"Google would gladly trade two competitors for one. And MS and Yahoo are both more lost than Google. So a buyout would only give Google a big advantage while MSFTYHOO figures out what to do."
That's the words of John Battelle, founder of Federated Media and astute analyst, commenting on what was then a rumour of a Microsoft acquisition of Yahoo.
Although Google is rumoured to be looking to acquire Yahoo for itself, it is highly unlikely that the Search giant will succeed in its quest, not only because Google hasn't the financial clout of Microsoft, but also because of antitrust concerns that such an acquisition will raise; Microsoft has already confirmed that it will ask regulators to investigate any Google's bid for Yahoo.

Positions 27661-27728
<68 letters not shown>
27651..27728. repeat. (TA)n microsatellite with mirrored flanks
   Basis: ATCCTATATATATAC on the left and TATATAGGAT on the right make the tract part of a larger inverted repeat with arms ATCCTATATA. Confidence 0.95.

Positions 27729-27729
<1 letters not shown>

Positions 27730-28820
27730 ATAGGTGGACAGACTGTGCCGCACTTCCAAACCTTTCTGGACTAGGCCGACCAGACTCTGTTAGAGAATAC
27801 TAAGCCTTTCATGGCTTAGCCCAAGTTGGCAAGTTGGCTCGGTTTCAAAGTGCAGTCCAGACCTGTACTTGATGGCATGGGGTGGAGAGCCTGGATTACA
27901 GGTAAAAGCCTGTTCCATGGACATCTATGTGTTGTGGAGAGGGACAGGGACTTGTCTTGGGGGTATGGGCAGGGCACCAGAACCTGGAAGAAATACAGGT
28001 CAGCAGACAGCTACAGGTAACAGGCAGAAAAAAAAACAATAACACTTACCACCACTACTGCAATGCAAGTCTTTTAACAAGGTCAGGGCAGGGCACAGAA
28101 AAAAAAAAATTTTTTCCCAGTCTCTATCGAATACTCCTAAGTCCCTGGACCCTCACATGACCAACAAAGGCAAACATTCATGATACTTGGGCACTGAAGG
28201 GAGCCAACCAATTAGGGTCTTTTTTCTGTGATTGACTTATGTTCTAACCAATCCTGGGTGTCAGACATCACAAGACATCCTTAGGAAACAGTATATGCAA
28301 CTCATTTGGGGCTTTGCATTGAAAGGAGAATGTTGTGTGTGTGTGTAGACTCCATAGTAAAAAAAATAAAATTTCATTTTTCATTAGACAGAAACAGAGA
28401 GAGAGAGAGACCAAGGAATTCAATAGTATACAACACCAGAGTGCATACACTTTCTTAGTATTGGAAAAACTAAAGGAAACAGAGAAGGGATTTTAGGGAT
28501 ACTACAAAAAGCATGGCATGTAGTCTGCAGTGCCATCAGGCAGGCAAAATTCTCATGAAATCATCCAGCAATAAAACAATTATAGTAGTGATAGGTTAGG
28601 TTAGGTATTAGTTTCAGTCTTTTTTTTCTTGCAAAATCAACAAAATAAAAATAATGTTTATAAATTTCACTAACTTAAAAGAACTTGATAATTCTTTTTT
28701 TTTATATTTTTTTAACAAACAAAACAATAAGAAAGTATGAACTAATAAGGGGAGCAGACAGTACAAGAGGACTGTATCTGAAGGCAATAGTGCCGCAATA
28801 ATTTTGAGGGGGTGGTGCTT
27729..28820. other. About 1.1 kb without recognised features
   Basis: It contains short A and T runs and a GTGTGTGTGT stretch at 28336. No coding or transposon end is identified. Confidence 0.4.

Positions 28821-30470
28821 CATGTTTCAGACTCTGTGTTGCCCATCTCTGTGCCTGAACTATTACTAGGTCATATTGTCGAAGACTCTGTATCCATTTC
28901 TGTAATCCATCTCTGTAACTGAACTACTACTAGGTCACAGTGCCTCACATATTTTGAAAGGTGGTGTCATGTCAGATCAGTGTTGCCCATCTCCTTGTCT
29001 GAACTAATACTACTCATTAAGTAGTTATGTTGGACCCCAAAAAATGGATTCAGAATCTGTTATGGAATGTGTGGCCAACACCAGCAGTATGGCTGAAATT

Google's Gross income for 2007 fell short of $10 billion, a quarter of what Microsoft made during the same period and would require a more complex financial transaction.
Since Microsoft has been actively courting Yahoo for over a year now, it can be assumed that plans are in place to cater for all possible scenarios and in the best of worlds, the transition will be painless.
But Yahoo has around 13,000 employees and several layers of management that will have to be integrated into the new "Microhoo"; the last mega-merger took place in 2001 when HP acquired Compaq for $25 billion through stock swap and it took years for HP to work out the synergies through cost cutting exercises, product line reduction and handing out pink slips.
But the current HP is now the largest technology vendor with revenues in excess of $104 billion, ahead of IBM; will the same happen to Microsoft and Yahoo?